And the Word became flesh and dwelt among us, and we beheld His glory, the glory as of the only begotten of the Father, full of grace and truth. (John 1:14)
Receive with meekness the implanted word, which is able to save your souls. But be doers of the word, and not hearers only, deceiving yourselves. (James. 1:21–22)
In this you greatly rejoice, though now for a little while, if need be, you have been grieved by various trials, that the genuineness of your faith, being much more precious than gold that perishes, though it is tested by fire, may be found to praise, honor, and glory at the revelation of Jesus Christ. (1 Peter 1:6–7)
Secondly, pruning drives us in a focused way to the Word and places the Word deep in us. Pruning drives us to search out what we wouldn’t have otherwise in this season. The Word that is cultivated within us in a pruning season becomes the platform for God to launch us from in next season. A pruning season looks bare with regards to external activity but forces an internal cultivation of the Word. Trials force us to wrestle with the important questions of life that don’t get addressed in seasons of plenty. What’s happening to my life right now? What am I doing? Why am I doing it? Why does my heart feel this way? I think I am secure in my identity as one loved by God and as a lover of God. Or am I? These questions drive us to the Word for answers that will form the basis of our next season of ministry.
4. Successful Pruning Results in Authority in Prayer
Jesus ends this allegorical section of the vine and branches with the most amazing promise: If you cooperate with the pruning process and are found abiding in the vine while going deeper into God’s Word (God’s nature and purposes), you’ll receive authority in prayer.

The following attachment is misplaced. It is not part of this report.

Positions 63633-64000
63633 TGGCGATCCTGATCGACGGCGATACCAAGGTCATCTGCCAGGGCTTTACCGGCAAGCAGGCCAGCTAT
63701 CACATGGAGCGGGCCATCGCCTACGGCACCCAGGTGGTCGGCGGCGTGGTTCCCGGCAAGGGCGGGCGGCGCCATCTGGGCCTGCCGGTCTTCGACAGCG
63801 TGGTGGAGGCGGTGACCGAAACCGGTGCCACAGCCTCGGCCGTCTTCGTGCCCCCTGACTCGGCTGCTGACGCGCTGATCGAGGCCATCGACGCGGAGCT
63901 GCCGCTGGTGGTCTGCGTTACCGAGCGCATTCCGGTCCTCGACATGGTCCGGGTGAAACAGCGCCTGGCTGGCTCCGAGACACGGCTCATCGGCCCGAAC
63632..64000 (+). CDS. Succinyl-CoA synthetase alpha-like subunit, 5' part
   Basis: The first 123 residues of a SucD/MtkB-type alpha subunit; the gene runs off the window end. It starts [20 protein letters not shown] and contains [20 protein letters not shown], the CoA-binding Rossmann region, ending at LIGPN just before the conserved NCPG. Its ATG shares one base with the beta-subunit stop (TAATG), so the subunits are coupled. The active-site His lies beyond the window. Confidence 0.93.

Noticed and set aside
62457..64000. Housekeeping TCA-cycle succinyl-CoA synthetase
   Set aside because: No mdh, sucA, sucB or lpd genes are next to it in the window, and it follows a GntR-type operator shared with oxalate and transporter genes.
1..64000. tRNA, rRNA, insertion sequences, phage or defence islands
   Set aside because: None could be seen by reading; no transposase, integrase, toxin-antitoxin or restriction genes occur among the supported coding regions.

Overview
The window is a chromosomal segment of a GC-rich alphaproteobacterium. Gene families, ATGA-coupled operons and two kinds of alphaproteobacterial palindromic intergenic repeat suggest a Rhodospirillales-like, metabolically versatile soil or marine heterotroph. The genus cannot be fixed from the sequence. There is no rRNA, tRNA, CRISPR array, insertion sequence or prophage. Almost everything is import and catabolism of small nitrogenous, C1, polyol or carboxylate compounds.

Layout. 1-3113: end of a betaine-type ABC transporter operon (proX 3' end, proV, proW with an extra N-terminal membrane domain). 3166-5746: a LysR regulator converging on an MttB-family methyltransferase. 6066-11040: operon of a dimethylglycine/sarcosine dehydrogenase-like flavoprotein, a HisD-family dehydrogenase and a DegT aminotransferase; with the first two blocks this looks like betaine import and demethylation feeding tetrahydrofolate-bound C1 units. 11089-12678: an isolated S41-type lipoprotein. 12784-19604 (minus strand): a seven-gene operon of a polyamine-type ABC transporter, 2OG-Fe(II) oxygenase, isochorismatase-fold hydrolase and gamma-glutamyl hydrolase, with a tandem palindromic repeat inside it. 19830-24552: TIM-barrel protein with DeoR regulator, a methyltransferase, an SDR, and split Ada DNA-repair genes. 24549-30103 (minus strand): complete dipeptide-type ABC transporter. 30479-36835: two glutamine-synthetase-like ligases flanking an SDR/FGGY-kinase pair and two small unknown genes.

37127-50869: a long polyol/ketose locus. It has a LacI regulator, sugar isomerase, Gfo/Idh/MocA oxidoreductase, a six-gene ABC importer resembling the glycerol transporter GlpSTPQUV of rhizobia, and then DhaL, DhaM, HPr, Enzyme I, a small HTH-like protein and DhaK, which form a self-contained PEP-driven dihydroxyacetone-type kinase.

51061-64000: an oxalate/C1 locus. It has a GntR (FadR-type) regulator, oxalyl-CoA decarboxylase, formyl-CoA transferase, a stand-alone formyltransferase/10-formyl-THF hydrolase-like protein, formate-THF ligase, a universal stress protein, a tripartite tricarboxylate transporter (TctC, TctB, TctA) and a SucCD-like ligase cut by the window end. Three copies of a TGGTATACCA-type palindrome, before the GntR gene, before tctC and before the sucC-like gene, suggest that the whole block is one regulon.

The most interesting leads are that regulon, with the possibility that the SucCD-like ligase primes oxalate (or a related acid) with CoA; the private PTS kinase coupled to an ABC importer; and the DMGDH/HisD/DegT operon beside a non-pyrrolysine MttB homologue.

“If you abide in Me, and My words abide in you, you will ask what you desire, and it shall be done for you. By this My Father is glorified, that you bear much fruit; so you will be My disciples.” (John 15:7–8)
I’ve quoted this verse with great joy on many occasions! However, I had detached it from its context in the pruning process. Authority in prayer is a powerful result of the pruning process and becomes the very foundation from which the new season of fruitfulness springs. Prayer flowing from a heart undistracted and filled with the Word provides the foundation for the next season of abundance. Be of good cheer, believer, when the pruning comes. It is the evidence of a past fruitful season and will be the means by which more fruit will come!
See the example of Lazarus. John 11–12 tell us that Jesus loved Martha and Mary; yet He chose them to endure the trial of Lazarus’ death.
Question: Are there past seasons you can reevaluate as pruning from God and give thanks for?
Allen Hood (MDiv, Asbury Theological Seminary) served on the leadership team of the International House of Prayer for more than 15 years. He served as the president of International House of Prayer University from 2003 to 2016 and also served as the associate director of the IHOPKC Missions Base and as the executive pastor of Forerunner Church, IHOPKC’s church expression. Allen is an intercessory missionary called to partner in fulfilling the Great Commission by advancing 24/7 prayer with worship in every tribe and tongue and by proclaiming the beauty of Jesus and His glorious return. His highest joy is to see the Church manifesting the fullness of Christ’s life in the nations. Allen is married to Rachel, and they have three sons.